The recession may offer opportunities for change, indeed there may be no alternative but to change approach, but crisis situations, with the threat of imminent plant closures, are not usually the best time for long term planning. Most of the changes needed will require more than quick ‘fire fighting’ measure to stave off job losses. In which case, while an overall government transition plan is needed, sector by sector, it would also be wise for trade unions to have well thought out diversification plans ready at the plant level- in the tradition of the Lucas workers That plan, and the other workers plans produced by trade union groups in other sectors (including energy and vehicles), may have been repressed. But the situation is now very different. Whereas they were calling for what at the time looked quite exotic new technologies (such as solar, wind, wave systems), these ideas are now at the forefront of the push to get green energy established.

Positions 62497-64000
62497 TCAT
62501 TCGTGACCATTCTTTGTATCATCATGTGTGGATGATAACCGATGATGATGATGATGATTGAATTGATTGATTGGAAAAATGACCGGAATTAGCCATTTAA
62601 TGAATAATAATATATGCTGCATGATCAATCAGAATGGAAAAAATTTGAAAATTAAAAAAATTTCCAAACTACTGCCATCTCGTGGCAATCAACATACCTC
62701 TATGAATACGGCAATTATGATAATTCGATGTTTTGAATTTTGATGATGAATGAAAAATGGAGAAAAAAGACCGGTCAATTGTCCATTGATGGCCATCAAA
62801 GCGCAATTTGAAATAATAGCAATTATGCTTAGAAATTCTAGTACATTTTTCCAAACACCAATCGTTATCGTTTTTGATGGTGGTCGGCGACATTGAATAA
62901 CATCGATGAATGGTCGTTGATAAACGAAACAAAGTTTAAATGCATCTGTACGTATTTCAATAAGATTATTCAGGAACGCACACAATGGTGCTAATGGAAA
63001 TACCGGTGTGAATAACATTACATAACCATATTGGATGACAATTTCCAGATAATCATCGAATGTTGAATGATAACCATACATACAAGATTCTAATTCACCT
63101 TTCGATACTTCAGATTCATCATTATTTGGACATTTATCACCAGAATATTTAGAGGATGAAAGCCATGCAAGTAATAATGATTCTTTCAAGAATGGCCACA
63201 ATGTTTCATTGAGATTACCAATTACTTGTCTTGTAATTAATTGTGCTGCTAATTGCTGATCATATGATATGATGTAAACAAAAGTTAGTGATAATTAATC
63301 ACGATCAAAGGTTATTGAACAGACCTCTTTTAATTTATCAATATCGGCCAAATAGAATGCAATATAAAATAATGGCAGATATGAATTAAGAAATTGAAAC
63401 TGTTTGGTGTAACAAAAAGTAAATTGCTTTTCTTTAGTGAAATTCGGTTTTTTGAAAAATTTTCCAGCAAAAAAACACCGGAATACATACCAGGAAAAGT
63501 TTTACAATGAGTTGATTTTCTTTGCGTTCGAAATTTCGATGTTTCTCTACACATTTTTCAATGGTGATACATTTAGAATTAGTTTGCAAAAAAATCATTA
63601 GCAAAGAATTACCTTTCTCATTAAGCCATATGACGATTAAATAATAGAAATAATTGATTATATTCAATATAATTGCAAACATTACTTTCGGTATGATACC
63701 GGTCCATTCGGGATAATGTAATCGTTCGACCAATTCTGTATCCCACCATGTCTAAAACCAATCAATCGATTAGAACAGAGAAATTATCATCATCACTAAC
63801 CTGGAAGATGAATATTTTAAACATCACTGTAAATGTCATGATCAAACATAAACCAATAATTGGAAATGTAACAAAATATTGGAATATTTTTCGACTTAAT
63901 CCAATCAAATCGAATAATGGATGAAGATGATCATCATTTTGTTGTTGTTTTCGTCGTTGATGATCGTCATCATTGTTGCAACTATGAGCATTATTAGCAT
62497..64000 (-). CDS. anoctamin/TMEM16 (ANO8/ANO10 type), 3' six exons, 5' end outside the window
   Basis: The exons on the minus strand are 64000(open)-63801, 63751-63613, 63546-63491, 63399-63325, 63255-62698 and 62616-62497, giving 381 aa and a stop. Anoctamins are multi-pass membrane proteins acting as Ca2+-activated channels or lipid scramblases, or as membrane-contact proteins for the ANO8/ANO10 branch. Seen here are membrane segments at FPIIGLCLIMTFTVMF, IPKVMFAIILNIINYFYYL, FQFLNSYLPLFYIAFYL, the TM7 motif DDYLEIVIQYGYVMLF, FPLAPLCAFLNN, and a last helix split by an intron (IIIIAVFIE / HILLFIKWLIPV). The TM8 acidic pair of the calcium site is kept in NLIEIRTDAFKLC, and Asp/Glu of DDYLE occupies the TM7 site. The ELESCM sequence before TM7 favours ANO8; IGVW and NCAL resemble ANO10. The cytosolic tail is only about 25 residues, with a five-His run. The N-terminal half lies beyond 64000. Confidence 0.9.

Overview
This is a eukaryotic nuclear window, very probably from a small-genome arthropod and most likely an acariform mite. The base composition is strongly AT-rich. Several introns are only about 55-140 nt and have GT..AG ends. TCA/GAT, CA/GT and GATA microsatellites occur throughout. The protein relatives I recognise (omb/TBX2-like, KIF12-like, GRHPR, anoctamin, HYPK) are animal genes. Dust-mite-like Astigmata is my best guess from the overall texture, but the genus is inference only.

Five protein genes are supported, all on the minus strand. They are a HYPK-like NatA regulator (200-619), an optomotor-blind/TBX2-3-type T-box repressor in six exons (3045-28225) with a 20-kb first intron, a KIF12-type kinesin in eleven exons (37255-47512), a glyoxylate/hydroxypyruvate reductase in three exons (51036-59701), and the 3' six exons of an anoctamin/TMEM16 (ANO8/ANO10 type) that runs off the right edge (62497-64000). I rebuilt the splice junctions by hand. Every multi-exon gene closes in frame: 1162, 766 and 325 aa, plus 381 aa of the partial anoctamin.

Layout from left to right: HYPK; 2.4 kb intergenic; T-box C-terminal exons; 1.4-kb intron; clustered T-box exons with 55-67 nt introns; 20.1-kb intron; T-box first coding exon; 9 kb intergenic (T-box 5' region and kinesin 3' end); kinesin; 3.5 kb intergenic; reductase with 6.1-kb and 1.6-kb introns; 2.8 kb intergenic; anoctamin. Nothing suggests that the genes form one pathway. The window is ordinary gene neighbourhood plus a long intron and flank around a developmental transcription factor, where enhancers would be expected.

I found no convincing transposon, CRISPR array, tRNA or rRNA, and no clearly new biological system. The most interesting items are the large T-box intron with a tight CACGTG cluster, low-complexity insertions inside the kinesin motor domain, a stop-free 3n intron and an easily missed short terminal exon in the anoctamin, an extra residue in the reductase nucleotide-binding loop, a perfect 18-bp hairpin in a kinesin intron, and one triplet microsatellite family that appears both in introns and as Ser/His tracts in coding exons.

The devil is of course in the detail – building up and converting to a new manufacturing infrastructure will take planning and time. But trade unions members have a wealth of practical experience, and also, with their jobs in mind, an extra incentive to push ahead with new ideas.

Some lessons from the Lucas Workers’ Plan